The flight was a disaster from start to finish, and these seats ended up being the most expensive tickets we have ever purchased. And here's why:
Our connecting flight from LEON (BJX) was delayed in MEX (Mexico City Airport), and then cancelled. No biggie, right? Cancellations happen. It was the way they treated us that was unacceptable.
FAIL #1: We weren't notified of the cancellation for hours. The gate attendants repeatedly told us that the flight was merely delayed. Finally, well after midnight, they told us the flight was cancelled and had been rerouted. They didn't make any type of formal announcement. We had to go up to the gate and ask before they would give us a straight answer. So at this point it was impossible to go get a hotel for the night.
FAIL #2: We were not given an option to return to our home city. We were told that we could choose between Salt Lake City, UT or Las Vegas. We chose Las Vegas, with the hope that we would be able to get a connecting flight from Vegas. We would have to pay for the connecting flight out of our own pocket. There was no offer from Aeromexico to get us to our home city. Southwest flights were available (thankfully), and we ended up paying $1,000 for three tickets from LAX to SMF so we could get back to CA the next day.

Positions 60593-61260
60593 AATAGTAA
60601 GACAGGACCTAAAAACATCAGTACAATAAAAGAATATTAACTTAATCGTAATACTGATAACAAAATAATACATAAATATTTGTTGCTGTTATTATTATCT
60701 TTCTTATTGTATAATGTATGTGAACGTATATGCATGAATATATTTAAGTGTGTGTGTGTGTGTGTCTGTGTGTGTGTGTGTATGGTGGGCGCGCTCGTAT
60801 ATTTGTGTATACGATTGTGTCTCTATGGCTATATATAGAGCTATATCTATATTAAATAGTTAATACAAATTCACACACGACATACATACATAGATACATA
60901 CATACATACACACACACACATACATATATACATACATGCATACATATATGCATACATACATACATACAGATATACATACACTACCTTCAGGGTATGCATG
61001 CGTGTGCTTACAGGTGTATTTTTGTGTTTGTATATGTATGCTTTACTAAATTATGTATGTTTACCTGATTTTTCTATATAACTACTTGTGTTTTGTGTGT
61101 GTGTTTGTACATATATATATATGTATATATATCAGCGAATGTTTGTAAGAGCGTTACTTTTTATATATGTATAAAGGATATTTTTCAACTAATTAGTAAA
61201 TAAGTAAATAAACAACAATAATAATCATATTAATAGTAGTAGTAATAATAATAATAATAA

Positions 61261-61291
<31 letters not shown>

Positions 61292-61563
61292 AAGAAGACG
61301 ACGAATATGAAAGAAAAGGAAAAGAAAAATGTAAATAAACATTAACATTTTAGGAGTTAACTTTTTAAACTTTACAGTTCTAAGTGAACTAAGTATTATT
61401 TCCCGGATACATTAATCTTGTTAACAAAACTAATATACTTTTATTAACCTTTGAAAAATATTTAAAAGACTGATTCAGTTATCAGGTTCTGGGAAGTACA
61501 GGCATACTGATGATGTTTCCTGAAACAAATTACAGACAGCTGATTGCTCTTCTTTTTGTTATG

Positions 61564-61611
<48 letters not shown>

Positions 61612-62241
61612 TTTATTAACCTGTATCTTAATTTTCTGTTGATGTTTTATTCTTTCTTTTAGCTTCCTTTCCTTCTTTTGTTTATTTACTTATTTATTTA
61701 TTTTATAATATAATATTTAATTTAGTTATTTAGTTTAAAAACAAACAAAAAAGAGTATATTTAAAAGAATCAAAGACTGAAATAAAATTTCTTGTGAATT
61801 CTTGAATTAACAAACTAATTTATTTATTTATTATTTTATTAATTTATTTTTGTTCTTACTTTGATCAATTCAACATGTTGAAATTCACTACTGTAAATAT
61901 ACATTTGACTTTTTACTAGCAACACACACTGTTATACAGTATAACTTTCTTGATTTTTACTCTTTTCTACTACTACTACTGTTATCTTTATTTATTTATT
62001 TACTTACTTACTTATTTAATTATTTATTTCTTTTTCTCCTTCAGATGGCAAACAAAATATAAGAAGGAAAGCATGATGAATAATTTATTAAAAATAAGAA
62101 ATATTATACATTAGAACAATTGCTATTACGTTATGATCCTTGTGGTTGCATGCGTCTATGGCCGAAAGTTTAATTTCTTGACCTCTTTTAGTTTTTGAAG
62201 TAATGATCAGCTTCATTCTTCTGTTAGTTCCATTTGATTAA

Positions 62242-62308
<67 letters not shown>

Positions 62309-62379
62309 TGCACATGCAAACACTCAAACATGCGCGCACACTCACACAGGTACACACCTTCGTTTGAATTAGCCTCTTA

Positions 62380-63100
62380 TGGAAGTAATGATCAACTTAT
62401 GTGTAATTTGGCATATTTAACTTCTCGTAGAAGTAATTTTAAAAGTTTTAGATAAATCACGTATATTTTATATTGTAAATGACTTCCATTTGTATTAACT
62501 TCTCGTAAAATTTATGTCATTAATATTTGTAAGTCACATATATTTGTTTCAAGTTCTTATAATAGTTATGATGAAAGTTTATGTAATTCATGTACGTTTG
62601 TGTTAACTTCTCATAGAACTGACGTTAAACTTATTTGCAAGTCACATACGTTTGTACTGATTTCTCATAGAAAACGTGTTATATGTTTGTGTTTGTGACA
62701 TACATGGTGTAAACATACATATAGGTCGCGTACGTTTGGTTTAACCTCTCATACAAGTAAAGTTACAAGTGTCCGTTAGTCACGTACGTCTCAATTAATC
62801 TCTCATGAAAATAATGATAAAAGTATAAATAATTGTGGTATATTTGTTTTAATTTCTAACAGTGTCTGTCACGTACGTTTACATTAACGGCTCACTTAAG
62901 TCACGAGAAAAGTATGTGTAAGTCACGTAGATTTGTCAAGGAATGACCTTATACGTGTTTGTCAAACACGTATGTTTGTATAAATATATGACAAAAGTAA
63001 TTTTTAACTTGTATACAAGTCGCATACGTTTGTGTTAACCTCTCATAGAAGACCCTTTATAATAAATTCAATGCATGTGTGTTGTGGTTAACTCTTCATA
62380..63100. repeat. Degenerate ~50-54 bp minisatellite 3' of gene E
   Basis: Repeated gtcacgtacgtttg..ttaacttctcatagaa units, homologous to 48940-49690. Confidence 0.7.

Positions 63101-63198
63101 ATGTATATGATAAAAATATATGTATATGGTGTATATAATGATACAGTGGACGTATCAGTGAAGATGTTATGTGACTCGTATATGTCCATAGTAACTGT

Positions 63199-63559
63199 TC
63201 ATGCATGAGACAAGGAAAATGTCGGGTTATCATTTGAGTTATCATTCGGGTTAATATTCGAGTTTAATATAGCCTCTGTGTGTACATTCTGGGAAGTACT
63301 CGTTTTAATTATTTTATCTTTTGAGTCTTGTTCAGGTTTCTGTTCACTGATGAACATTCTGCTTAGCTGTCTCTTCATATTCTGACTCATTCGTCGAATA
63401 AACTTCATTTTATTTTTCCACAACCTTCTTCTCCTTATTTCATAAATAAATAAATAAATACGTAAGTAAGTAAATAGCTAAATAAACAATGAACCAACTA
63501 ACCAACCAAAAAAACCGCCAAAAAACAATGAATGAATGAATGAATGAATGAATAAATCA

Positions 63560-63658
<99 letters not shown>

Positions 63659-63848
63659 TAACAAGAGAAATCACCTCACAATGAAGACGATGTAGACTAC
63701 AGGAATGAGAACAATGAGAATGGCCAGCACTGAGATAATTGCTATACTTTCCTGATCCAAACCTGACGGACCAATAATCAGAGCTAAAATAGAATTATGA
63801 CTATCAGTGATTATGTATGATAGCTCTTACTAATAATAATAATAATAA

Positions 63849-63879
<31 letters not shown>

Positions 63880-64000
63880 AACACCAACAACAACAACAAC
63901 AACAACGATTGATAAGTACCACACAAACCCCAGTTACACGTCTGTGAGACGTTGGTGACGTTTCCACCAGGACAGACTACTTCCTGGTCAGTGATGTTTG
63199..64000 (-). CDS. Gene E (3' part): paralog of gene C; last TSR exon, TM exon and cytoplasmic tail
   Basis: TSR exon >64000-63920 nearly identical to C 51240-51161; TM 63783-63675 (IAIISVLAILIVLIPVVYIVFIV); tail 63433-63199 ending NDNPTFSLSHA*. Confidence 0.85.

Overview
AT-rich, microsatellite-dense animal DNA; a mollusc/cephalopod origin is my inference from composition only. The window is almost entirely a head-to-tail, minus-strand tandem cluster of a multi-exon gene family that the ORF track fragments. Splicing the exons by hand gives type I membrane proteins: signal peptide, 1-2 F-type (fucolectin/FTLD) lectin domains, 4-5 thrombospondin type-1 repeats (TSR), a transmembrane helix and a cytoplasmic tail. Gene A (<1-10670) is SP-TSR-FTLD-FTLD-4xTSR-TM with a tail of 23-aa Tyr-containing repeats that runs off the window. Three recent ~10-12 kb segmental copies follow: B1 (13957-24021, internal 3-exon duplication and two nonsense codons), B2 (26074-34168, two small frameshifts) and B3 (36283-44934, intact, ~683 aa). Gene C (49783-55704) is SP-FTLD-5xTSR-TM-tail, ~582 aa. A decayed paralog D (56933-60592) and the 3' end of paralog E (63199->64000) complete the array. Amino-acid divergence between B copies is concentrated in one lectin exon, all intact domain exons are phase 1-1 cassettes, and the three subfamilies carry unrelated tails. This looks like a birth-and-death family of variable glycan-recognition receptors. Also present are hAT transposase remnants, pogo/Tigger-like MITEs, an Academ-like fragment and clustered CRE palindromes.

FAIL #3: No refunds. I called the AeroMexico customer service number, and was told by the representative that since I was given the "option" of coming back to the US (not anywhere near the city that was on our original ticket, of course), that no refund would be issued for the cancelled leg of our flight, or the additional booking fees that we incurred after the airline could not accommodate us with a return flight to CA.
I did check the AeroMexico contract of carriage, and apparently, they absolve themselves of any reasonable liability for anything with regards to cancellations. Case in point:
From Aeromexico's terrible carrier contract:
1. Times in itineraries or anywhere else are not guaranteed, and are not a part of this agreement (so...basically nothing is guaranteed?).
2. The Carrier may switch, without prior notice, to other Carriers or aircraft and may alter or omit any stops appearing on the Ticket (no notice at all? You aren't required to tell us anything or give us any type of notice when you change our ticket? That does seem to be their forte).
3. The Carrier does not assume any liability for connections that the Passenger has to make with other airlines or contracts made outside the Carrier’s itinerary. (Nice to know that all our connecting flights are at your mercy, Aeromexico).
And the icing on the cake? AeroMexico is required by law to refund passengers who are bumped due to overbooking, but apparently, even this does not seem to deter them:
This poor bloke was given the run-around for months, even though Aeromexico was obligated by law to refund the ticket (he was bumped from his flight due to overbooking). After contacting the airlines dozens of times, getting the media involved, and he finally got his refund only after involving the Airport Director of Sacramento International Airport, who apparently lit the fire under AeroMexico's local manager in order to get the refund which he was legally owed.
It shouldn't be this hard. Aeromexico, you've lost (another) customer for life.